The Centre’s main goal is to expand and adjust the mathematical methods used to accommodate poor and incomplete data in natural hazards. Further development of these mathematical methods is aimed to become create formalisms that are useful for a wide variety of implementations where not enough is known to use methods which require complete data. In many instances, when considering natural hazards, there is a trove of datasets that consist of good but incomplete measurements. These datasets are meaningful but cannot be analysed using first-world methodologies. This syndrome is endemic to the third world where more sophisticated mathematics is required to compensate for the lack of data, skill shortages and lack of funds. The same approach currently used in seismology to overcome the lack of data can also be applied to hailstorms, tsunami, floods as well as terror related catastrophe. Investigations are also being made to determine the applicability of these formalisms to operational risks in the financial industry.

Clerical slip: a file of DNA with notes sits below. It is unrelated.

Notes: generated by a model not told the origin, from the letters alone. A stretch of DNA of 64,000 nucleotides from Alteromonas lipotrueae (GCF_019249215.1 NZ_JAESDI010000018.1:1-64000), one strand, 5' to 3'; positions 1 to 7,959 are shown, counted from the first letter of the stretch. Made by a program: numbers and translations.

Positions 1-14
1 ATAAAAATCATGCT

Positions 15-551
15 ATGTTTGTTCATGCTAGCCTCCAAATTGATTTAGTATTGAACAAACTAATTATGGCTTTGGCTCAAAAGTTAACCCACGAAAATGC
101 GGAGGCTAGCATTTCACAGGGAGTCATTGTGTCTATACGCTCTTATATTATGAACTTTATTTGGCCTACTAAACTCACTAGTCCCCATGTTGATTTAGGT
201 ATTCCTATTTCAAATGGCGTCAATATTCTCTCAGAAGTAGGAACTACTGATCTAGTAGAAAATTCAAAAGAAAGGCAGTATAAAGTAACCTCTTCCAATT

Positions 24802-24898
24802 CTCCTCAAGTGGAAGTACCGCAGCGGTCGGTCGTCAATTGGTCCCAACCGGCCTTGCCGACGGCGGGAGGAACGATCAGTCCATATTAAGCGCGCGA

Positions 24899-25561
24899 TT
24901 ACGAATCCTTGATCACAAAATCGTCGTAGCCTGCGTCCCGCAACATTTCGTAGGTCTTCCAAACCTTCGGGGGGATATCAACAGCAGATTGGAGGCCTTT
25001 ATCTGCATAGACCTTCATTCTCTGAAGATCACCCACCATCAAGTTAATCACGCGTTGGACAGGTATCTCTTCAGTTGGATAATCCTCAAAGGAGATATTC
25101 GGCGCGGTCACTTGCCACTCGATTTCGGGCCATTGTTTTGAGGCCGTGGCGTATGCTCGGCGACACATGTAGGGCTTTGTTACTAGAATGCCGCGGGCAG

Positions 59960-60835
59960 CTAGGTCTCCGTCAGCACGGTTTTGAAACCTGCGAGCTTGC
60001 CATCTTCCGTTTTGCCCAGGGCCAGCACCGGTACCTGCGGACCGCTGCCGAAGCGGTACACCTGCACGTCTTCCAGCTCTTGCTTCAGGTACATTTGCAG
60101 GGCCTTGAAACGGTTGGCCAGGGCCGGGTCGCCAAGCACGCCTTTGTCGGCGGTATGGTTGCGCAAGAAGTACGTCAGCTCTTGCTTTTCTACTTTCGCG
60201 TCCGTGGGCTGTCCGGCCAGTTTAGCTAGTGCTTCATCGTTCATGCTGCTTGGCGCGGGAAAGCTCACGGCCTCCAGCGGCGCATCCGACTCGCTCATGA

The research over the coming years will be aimed producing research that could assist in facilitating economic growth in the developing world while protecting life and property as well as contributing to sustainable financial systems by quantifying various risks. Opportunities such as the 2010 Football World Cup in South Africa requires the support of models as well as the use of good research to learn lessons for the future.
The Centre has, among others, direct access to the UP Departments of Insurance and Actuarial Science, Mathematics and Applied Mathematics, Statistics, Physics, Civil and Mining Engineering, Geology as well as Geography, Geoinformatics and Meteorology, provide a significant platform for the Centre’s pivotal role in Africa.